Leanne Reinke, a member of the Green Mums group, said this initiative will be beneficial to both our health and the environment.

“This initiative will result in carbon emissions being reduced by people buying food that is not sourced interstate or overseas, families eating healthy, fresh food and community friendships being fostered,” she said.

Ms. Reinke also said the initiative would build a more locally-based and self-reliant food economy within the community.

“We want to pay a fair price for good food and local farmers need support and a fair and consistent return, so this initiative will deliver a sustainable and secure food future.”

 

Are there other regions which support similar initiatives?

Green Mums is drawing on the thriving Melbourne food network Ceres Fair Food, for inspiration.

Ceres Fair Food is a popular organic food delivery service which sources produce from local growers who are paid a fair price for their produce and also practice eco-friendly farming.

For more information, click here to see the Ceres Fair Food website.

Leanne Reinke from Green Mums seeks advice from Jesse Hull at Ceres Fair Food.

On a global scale, trends suggest that consumers are increasingly looking to understand where their food comes from and exactly what goes into it.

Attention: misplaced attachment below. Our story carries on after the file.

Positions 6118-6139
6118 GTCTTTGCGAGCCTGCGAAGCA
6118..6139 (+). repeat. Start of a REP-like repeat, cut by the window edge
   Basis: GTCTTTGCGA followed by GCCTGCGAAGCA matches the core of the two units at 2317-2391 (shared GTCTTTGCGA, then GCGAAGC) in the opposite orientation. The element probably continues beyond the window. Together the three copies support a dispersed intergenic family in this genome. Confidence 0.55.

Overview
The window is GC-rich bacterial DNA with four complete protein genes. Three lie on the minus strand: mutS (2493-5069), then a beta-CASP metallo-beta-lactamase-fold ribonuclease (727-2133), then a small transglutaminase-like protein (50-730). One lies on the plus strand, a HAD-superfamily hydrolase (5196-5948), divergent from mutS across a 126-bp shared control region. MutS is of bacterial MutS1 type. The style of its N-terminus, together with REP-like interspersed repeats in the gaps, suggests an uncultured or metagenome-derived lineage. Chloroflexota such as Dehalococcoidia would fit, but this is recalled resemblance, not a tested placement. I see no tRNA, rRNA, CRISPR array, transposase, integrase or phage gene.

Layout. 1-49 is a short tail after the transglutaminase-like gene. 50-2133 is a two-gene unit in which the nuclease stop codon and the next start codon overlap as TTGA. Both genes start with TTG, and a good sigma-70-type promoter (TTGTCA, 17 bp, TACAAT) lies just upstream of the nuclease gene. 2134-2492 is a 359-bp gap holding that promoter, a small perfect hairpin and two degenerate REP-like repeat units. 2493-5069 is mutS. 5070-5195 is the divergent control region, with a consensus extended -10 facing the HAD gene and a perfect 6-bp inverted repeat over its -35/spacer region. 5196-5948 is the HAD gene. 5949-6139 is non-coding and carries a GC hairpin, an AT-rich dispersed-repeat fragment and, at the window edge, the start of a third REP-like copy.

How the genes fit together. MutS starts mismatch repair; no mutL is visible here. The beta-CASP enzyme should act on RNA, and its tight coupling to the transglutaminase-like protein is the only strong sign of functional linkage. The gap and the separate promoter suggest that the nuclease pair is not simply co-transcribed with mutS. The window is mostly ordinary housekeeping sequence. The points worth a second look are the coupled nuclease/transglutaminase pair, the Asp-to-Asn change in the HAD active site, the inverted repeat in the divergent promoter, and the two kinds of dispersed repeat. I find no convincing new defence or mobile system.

“There is a growing international desire to be more sustainable and to live a healthier life, and a realisation that these two objectives complement each other.

“It is possible to have a much more tangible relationship with who is growing our food and changes inevitably ripple outward to our local community and ultimately impact globally,” said Ms. Reinke

How can I help?

Ms Reinke said anyone wanting to make a healthier change now has the ability.

“My advice when shopping would be to think when you shop- where it comes from, how it got here, how much packaging does it have, what was used to produce it, and say ‘no’ to plastic bags”

Those wishing to get involved or learn more about the cooperative can email Green Mums at vicsurf@bigpond.com , visit their blog http://greenmums3228.wordpress.com/ or Facebook page http://www.facebook.com/pages/GreenMums-3228/159130697443346